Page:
Acesion Pharma to raise around EUR 60m-70m over next year before 2022 IPO

08 August 2020 - 04:55 pm UTC


Acesion Pharma, a Danish biotech company developing novel treatments for atrial fibrillation (AF), is planning to raise around EUR 60m-EUR 70m over the next year before an IPO in mid-2022, Executive Chairman Jorgen Soberg Petersen said.
 
The company is in ongoing talks with several investors for a bridge round, expected to close in coming months, he said. This round is likely to be around EUR 10m, preferably a syndicate of three to four investors, who will participate in a larger Series B financing round next year, Soberg Petersen said.
 
The Series B round is expected to be around EUR 50m to EUR 60m, he said. It will be a crossover financing, which will take Acesion Pharma to the IPO, he added. The Series B crossover round is expected to close by October 2021, by which time clinical data for its ongoing proof-of-concept study for an intravenous (IV) formulation of its drug will be available, he said.
 
The bridge financing round is an attractive opportunity for investors, who can enter the ownership circle with a small ticket and be part of the planning of the Series B crossover round and the IPO, he added.
 
The stake being offered in the bridge round is negotiable and will depend on the new valuation that will be calculated internally by the management, Soberg Petersen said. However, any investor participating in the bridge round will get a discount for the Series B round next year as a result of the expected increase in valuation by then.
 
 Acesion Pharma's most recent valuation was EUR 30m, Soberg Petersen said but added value creation is rapid at the moment. For the full-year 2019, Acesion Pharma posted a gross loss of DKK 35.8m (EUR 4.67m), according to its annual report.
 
Acesion Pharma will not mandate advisors for the upcoming bridge round and Series B rounds.
 
Novo Holding is the main shareholder with a 46.4% stake and will participate in future fundraises, Soberg Petersen said. UK-based Wellcome Trust holds a large minority stake but will not participate in future financing rounds because of a change in its investment strategy. Other minority shareholders are US-based Broadview Ventures and Chinese-based FC Capital. Only Broadview will participate in the next fundraises, he added.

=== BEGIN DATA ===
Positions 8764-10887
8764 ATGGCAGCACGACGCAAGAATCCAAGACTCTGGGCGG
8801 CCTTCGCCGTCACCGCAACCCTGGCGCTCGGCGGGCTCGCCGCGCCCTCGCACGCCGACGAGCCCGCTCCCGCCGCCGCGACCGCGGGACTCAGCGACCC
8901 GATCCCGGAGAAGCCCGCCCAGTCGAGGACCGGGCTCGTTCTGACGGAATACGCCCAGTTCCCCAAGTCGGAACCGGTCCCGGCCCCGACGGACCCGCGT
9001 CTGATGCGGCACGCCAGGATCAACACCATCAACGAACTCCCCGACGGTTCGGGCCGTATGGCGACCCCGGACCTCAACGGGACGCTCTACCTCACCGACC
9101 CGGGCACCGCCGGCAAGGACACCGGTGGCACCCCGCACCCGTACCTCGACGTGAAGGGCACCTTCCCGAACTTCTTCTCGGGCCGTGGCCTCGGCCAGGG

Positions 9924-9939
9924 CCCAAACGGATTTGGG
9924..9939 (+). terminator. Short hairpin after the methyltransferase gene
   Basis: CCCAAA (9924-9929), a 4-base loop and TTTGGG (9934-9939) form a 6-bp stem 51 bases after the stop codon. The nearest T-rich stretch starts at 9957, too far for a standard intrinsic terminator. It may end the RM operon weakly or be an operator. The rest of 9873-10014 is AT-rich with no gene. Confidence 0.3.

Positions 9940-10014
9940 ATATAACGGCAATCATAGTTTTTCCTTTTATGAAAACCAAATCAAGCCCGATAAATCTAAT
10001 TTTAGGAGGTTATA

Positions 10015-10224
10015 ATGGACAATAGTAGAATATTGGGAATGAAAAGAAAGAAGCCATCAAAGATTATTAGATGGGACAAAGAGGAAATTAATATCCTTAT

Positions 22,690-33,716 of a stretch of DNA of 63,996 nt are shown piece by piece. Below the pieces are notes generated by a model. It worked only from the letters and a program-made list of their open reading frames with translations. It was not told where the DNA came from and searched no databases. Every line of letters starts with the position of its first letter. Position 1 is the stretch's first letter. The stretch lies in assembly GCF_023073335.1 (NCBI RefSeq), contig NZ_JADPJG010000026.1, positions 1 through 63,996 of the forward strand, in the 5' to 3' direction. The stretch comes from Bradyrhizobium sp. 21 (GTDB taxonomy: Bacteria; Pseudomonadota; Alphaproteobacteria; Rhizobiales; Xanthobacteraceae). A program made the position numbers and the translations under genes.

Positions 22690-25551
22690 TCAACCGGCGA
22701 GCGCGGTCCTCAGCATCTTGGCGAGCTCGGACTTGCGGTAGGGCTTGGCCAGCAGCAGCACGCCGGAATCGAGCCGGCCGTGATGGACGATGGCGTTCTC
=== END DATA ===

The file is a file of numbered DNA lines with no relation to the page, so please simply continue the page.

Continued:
Acesion Pharma’s lead programme, a IV-formulation of its AP30663 molecule that can convert AF into normal sinus rhythm in patients in hospitals, for example emergency rooms, is in a Phase II clinical proof-of-concept trial, he said, adding it is showing signal effect in even small doses.
 
Further to the lead programme, Acesion Pharma is also preparing clinical trials of an oral formulation of this drug, a tablet to be taken by AF patients themselves outside hospitals and a tablet to prevent AF.
 
A Phase III trial in the IV-formulation lead programme is expected to commence in 2H22, while Phase II trials in the tablet formulations are expected to commence in 2023, Soberg Petersen said. These trials will be major value drivers but also expensive to carry out, he said, adding proceeds from the IPO will fund the Phase II and Phase III trials.
 
If data is solid from the Phase III lead programme, then a product may be ready to market as soon as 2025, he said, adding the market for novel AF treatments is “gigantic”.
 
IPO on Nasdaq
 
The IPO is not planned in detail yet, Soberg Petersen said. However, the preference is to list on the US Nasdaq because of its large group of investors with specialised knowledge on pharma and biotech, as well as the access to capital there.
 
It is too early to say how large the proceeds from the IPO will be, Soberg Petersen said. However, successful Nasdaq IPOs are typically in the area of USD 100m-USD 150m (EUR 84m-EUR 126m), he said. Provided ongoing clinical studies show technical success, Acesion Pharma is assumed to attempt to raise proceeds in that order, he added.
 
The company will be mandating advisors for the IPO, Soberg Petersen said. There are already initial talks with potential advisors, but it welcomes further approaches, he added.
 
by Karin Jensen